A Day Spent in Tyler

To wrap up Spring Break, I decided to utilize Friday to go see the East Texas city of Tyler, located about 100 miles southeast of Dallas. Having been to the other major city in the area, Longview, I was interested to see what the “Rose Capitol of the World” had to offer.

Upon arriving, the first attraction I went to is also what Tyler is most well-known for: roses. The Tyler Rose Garden and Museum, opened in 1952, is the world’s largest rose garden. Tons of people come each year to see the 38,000+ bushes and enjoy nature. In October of every year, there is the Tyler Rose Festival, an event that draws thousands of people to the area.

The point of entry into the Rose Garden is thru the museum building, a facility that not only displays the history behind the garden but also contains ample space that can be rented for various functions. On a Friday morning, it was pretty quiet inside except for a few people setting up for an event in one of the conference rooms. The friendly receptionist showed me the way to the garden, and pointed out the location of the small gift shop. As I walked out the back door into the garden, my first impression was that this place was pretty well maintained. I could see workers irrigating the plants and taking care of the upkeep.

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The expansiveness of the Rose Garden. In May, it is a sea of red!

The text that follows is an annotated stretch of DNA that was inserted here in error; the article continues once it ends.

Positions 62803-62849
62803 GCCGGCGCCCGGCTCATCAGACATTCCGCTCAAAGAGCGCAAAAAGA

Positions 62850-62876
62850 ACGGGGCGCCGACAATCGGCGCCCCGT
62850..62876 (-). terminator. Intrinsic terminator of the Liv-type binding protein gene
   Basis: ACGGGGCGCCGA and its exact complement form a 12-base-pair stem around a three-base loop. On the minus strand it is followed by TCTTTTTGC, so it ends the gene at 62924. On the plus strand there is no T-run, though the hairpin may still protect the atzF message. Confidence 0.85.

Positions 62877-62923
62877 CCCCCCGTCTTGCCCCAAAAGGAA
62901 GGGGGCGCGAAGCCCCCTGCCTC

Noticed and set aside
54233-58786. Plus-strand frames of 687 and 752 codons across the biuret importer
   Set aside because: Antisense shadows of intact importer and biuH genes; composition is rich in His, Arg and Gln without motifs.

The garden is divided up into sections, each with different themes and designers. One of them was the heritage garden. Displaying “antique” flowers and plants that are traditionally grown in Texas homes, it was a joint effort by two garden clubs and the Tyler Parks and Recreation Department.

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A few flowers were in bloom.

Another section I enjoyed was the meditation garden. Not quite sure which organization designed this, but it was nicely done and provided for a place where people can connect with their inner zen. It contained a small pond and a gazebo area nearby for picnics and such.

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On the other side, the idea garden had various plants grown in different environments, with the intent of giving homeowners creativity into what, how, and where they can grow their own stuff. I saw a green roof display that talked about how growing plants on a rooftop can cut back on energy costs. Sounds interesting!